Equal Partners against Transnational Organized Crime

Central American air chiefs look for ways their air forces can help defeat transregional, transnational threat networks.
Geraldine Cook/Diálogo | 11 January 2017

Transnational Threats

Visiting representatives from the air forces of nine partner nations in Latin America pose for a group photo with Lt. Gen. Mark D. Kelly (fourth to the left), commander of AFSOUTH and host of the Central American Air Chiefs Conference. (Photo: AFSOUTH Public Affairs)

“We want to be an equal partner.” That was Lieutenant General Mark D. Kelly’s welcome to the 50 participants at the Central American Air Chiefs Conference. Lt. Gen. Kelly, commander of the 12th U.S. Air Force Air Combat Command/Air Forces Southern (AFSOUTH), and host of the event, greeted the air chiefs and air force representatives from Belize, Colombia, Costa Rica, Dominican Republic, El Salvador, Guatemala, Honduras, Nicaragua, and Panama stating, “We learn as much from our partners as they learn from us.”

Representatives from the U.S. Air National Guard’s State Partnership Program and U.S. Southern Command (SOUTHCOM), among others, were also present at the event, which took place at Davis-Monthan Air Force Base, in Tucson, Arizona, from December 12th-13th, to ensure the exchange of lessons, objectives, and common challenges among partner nations from the air force perspective.

“The best thing about us hosting it here is that it provides them [air chiefs] a forum that is away from all their home nations, and where they are all on equal footing, equal status,” said Lt. Gen. Kelly. “It provides the air chiefs a venue and some dedicated time to get together and realize that they have very common challenges in the region.” Precisely, the Air Chiefs Conference is an annual event that focuses on the common security challenges from the air force perspective that the United States shares with its Latin American and Caribbean partner nations. On this occasion, the event focused specifically on Central America.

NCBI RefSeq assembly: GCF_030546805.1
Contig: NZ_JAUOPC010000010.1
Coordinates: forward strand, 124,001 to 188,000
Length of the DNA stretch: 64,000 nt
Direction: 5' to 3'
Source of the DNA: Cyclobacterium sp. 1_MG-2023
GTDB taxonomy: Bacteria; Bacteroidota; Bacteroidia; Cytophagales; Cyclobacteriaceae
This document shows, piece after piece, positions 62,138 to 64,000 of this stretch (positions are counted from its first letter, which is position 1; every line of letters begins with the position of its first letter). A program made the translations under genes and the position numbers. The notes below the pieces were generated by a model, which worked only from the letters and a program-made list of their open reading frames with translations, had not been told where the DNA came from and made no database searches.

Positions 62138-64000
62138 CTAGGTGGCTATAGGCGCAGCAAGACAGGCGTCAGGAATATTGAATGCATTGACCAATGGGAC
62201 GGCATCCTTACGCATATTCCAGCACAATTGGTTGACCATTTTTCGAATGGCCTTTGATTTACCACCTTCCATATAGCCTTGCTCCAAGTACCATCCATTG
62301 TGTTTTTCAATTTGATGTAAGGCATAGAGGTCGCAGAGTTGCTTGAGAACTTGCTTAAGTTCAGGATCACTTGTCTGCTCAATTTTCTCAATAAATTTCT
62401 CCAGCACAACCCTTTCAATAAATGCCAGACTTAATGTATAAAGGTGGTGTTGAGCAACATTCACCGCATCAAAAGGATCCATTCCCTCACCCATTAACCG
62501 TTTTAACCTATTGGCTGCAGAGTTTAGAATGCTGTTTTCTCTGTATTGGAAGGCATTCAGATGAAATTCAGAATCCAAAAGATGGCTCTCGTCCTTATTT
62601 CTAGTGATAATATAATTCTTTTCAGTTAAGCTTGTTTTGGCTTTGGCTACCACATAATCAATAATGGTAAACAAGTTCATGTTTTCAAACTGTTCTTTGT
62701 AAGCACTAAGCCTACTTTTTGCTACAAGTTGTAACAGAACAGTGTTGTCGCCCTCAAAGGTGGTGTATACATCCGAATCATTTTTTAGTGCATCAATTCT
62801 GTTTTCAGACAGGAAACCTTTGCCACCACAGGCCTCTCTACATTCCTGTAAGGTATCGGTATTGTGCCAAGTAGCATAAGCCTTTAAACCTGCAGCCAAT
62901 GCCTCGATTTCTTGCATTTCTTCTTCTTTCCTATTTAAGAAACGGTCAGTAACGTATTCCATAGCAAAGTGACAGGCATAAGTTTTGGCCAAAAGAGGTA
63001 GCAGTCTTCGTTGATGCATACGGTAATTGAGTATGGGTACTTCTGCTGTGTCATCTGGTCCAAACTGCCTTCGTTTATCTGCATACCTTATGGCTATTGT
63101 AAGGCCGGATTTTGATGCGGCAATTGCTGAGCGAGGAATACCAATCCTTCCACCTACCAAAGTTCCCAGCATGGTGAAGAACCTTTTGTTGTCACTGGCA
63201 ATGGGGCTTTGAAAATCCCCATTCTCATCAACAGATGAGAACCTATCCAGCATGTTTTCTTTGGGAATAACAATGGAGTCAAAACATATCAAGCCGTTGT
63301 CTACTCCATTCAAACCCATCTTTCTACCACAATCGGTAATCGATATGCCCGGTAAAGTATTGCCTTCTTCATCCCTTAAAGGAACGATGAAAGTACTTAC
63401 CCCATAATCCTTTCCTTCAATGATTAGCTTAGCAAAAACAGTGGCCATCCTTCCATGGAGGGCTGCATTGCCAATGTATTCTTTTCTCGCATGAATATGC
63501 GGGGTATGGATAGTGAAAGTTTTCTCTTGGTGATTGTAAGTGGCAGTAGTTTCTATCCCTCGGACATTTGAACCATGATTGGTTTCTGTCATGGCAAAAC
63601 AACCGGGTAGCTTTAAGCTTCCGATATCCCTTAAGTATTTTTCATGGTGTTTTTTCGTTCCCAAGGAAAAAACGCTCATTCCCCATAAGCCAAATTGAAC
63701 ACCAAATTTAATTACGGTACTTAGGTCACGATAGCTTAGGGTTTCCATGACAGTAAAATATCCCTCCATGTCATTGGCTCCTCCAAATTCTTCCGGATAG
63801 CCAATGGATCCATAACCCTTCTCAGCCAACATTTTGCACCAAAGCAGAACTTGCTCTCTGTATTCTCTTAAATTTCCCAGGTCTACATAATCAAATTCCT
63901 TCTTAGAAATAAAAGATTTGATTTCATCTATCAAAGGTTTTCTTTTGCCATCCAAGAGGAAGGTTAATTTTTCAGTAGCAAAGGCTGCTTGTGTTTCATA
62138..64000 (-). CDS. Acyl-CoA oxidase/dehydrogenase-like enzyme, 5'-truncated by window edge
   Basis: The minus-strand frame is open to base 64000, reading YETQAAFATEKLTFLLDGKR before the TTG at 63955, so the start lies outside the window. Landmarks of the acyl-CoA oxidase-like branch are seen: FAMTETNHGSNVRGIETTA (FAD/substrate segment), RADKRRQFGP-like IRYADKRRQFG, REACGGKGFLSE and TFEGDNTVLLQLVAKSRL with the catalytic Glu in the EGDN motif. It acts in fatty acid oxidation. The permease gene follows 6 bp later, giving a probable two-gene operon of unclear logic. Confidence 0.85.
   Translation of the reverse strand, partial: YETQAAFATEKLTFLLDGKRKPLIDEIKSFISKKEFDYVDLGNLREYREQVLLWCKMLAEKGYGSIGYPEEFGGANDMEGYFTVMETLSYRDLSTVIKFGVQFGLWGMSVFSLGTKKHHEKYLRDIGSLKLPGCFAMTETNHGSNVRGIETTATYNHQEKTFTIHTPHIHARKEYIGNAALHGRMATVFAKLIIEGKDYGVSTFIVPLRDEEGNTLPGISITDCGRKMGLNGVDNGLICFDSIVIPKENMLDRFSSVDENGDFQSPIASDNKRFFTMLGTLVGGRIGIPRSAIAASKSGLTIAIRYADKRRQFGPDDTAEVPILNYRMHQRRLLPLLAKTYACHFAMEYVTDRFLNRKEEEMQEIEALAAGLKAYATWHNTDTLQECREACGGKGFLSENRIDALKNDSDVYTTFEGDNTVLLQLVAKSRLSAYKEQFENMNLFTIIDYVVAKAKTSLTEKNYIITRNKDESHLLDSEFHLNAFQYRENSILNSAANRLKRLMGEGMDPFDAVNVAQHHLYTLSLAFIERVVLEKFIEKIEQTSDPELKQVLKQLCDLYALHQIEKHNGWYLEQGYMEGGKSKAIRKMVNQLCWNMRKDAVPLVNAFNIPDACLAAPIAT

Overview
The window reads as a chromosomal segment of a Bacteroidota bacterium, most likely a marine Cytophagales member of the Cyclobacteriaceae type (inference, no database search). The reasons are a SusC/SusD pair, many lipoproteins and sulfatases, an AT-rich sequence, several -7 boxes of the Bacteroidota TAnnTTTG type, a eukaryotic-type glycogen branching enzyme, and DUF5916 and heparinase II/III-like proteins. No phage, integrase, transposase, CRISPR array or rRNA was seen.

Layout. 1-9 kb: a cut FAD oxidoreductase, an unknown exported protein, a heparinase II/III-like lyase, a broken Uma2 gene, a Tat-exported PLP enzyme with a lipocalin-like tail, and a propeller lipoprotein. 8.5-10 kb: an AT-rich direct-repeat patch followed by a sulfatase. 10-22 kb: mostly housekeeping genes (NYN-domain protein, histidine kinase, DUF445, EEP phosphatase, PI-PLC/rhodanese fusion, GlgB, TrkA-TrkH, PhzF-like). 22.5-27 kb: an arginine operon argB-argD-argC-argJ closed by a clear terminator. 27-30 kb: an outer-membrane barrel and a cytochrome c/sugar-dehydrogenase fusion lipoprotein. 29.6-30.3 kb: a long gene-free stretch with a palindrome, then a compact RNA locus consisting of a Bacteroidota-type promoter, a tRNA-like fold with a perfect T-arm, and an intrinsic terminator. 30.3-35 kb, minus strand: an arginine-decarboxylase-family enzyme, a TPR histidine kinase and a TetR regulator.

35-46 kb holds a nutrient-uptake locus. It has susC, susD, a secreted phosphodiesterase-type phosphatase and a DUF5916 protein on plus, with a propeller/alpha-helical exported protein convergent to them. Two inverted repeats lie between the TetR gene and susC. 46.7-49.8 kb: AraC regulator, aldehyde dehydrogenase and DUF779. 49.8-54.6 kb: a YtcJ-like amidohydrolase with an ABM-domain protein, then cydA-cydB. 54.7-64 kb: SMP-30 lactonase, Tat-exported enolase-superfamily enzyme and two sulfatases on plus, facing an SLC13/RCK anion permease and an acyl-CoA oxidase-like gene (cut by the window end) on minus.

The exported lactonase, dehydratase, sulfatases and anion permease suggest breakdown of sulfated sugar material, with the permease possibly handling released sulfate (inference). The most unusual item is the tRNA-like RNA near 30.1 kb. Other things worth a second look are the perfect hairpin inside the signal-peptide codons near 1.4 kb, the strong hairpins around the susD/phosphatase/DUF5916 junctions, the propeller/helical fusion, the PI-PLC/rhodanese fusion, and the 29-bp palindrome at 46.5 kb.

“The importance of being here with all the other Central American air chiefs is for us to share information on how we can develop new tactics to combat transnational organized crime from an aviation perspective,” said Major Jermaine Nolan Burns, the commanding officer of the Belize Defense Force Air Wing. Sharing information and collaborating among nations is the way to fight criminal networks. “Being with the other Central American air chiefs helps us to look at where the voids are and decide how we can go about to fill them, discussing where the problem is and how each is combating them in their individual country. We try to model our tactics from what each other does essentially through evaluating our successes,” Maj. Burns added.

The conference agenda

The air chiefs’ agenda during the two-day event was packed with information briefings provided by AFSOUTH, Joint Interagency Task Force-South (JIATF-S), Joint Task Force Bravo (JTF-Bravo), and the U.S.-Colombia Action Plan (USCAP) regional security cooperation program. They also held bilateral meetings with Lt. Gen. Kelly. In addition, they received a guided tour of the Base Operations for A-10 and C-130 Aircraft Static Displays, the 309th Aerospace Maintenance and Regeneration Group, and visited the 612th Air Operations Center. Finally, they met with representatives of the System of Cooperation among the American Air Forces (SICOFAA per its Spanish acronym).

“The event allows us to share experiences to addressing the risks and the fight against the common threats that affect our nations,” said Brigadier General Pilot Richard Vázquez Jimenez, the deputy commanding general of the Dominican Air Force. “It allows us to coordinate efforts to confront these [common threats].”

During the briefings, participants discussed transregional, transnational threat networks (T3N) operating in the region, specifically, the gangs and the violence they generate throughout Central America. The air chiefs expressed concern for the maras’ (gangs) expansion into other countries with their bloody criminal activities.